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**Thought for the day**: Creative Math Prompts are great tools for differentiation, because students respond at their own level of thinking.

**Concepts**: polygons; segments; lengths and angles; parallel segments; (possibly tiling (tessellations), symmetry, area)

**Beginning**

*I notice *that the polygon has 6 sides. (It is a hexagon.)*I notice *that it looks different than the hexagons I usually see.*I notice *that the hexagon has three different side lengths.*I notice *that opposite sides are the same length.*I wonder *how the lengths compare to each other.*I wonder *if I could find a shape like this in real life.*I notice *that opposite sides are parallel.*I notice *that I can split the hexagon into two quadrilaterals (or pentagons) that look the same.

**Exploring**

*I wonder*how many ways there are to split the hexagon into two congruent parts.

*I wonder*if I could make this shape from equilateral triangles.

*I wonder*if I can make other hexagons with just three different sides lengths.

*if I can make all 6 sides different lengths without changing the angles.*

I wonder

I wonder

*that the (interior) angles in the hexagon are all the same size (1-third of a circle, or 120°).*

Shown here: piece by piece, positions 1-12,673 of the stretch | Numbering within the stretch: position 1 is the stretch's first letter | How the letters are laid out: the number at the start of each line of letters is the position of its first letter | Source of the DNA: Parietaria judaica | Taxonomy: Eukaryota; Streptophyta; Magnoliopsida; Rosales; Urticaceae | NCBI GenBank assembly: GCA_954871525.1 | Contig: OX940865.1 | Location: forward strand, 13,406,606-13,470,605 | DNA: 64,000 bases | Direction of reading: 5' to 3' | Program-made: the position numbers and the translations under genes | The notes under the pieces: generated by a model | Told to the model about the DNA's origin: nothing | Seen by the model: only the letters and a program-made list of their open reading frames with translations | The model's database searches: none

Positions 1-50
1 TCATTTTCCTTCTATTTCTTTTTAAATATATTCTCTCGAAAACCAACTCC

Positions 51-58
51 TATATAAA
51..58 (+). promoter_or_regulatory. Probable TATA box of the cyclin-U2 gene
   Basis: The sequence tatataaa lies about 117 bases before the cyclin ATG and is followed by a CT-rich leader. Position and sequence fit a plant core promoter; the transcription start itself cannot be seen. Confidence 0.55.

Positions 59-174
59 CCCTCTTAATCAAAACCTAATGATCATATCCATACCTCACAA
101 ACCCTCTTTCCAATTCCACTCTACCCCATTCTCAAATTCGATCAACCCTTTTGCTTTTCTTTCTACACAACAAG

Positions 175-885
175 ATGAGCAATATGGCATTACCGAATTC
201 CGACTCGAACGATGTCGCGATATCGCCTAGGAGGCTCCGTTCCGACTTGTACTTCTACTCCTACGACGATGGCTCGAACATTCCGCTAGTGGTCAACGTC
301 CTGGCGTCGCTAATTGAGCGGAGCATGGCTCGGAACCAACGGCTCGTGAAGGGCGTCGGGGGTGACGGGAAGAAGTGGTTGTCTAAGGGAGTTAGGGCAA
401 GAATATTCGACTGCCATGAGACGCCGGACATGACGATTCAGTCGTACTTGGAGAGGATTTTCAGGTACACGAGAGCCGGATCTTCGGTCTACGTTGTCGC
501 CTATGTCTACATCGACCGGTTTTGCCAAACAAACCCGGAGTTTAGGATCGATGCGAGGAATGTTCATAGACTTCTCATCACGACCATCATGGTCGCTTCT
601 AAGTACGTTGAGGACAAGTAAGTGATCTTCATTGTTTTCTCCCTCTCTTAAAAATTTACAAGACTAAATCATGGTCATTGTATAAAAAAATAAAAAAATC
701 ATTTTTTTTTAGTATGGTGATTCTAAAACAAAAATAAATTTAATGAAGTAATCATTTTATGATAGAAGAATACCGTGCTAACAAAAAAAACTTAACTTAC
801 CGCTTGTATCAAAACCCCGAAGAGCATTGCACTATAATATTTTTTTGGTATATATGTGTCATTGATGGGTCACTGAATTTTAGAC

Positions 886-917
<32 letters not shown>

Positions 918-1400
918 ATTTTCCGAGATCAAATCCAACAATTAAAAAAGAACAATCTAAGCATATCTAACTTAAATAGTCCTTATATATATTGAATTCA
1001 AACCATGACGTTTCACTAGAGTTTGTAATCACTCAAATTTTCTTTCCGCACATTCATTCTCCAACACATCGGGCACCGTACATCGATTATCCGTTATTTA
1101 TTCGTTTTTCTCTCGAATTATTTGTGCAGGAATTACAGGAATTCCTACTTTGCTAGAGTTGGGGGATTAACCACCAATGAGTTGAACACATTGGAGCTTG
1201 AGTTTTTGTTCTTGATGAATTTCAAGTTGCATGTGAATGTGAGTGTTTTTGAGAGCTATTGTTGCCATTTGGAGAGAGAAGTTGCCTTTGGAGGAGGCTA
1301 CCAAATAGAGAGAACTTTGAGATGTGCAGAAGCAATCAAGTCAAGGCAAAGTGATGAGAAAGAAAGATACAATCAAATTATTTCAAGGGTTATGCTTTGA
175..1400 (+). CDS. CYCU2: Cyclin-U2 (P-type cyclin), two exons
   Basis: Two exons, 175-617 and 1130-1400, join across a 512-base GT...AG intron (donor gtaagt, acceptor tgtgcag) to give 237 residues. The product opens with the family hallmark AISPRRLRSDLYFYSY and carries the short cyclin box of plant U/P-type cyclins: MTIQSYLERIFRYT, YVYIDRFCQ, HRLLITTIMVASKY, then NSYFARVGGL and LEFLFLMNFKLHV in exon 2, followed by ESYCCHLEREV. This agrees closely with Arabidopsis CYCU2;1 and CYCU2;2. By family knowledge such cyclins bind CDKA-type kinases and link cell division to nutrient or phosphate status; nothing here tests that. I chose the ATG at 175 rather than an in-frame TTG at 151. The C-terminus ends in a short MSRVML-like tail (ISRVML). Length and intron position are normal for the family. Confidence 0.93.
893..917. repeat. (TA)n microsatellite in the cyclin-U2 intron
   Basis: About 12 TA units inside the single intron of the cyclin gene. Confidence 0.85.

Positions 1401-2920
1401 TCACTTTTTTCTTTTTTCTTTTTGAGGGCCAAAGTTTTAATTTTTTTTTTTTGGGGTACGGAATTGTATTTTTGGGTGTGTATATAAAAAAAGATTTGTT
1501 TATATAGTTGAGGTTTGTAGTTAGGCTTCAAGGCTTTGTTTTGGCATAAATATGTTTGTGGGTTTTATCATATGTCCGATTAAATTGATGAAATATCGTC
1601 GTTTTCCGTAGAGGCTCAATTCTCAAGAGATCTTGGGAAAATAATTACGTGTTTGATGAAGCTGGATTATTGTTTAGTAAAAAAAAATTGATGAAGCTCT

I notice

I notice

*I wonder*if the opposite sides have to be parallel whenever the hexagon's angles are all the same.

*I notice*that the hexagon looks the same if I turn it upside-down.

*I wonder*if this is always true when I make a hexagon with opposite sides parallel and congruent.

**Creating**

As they notice and wonder, students may create their own polygons satisfying various conditions. Many of their creations will flow from things that they have wondered about. For example, they may

Create other hexagons whose angles are all congruent but whose sides are not.

Try to create other kinds of polygons whose angles are all congruent but whose sides are not.

Put the hexagons together to create *tessellations *(by joining them to create patterns with no gaps or overlaps).

Create other patterned designs by combining their hexagons in different ways.

**Reflecting and Extending**

*I notice*a connection between parallel opposite sides and congruent opposite sides.

*I wonder*if the hexagons would fit together to make a "honeycomb" pattern.

*I wonder*if I can make heptagons or octagons whose angles are the same but whose sides are not.

*I notice*that it matters whether the polygon has an even or an odd number of sides.

*I wonder*if I can reverse the problem and create hexagons who sides are all congruent but whose angles are not.

If so,

*I wonder*if their opposite sides will be parallel.

*I wonder*what the area of the hexagon is. (Some students might try to measure it in

*triangular*units by asking how many equilateral triangles it would take to make it. Consider using pattern blocks!)

**Notes**

See Problem #4 in Problem Set 3 of the Intrepid Math series for a more structured problem on the same topic (or just for more information about it).

Pattern blocks are an excellent tool for exploring the ideas in this problem—for all ages, but especially for younger students.

Back to Creative Math Prompts Previous prompt for Early Grades Next prompt for Early Grades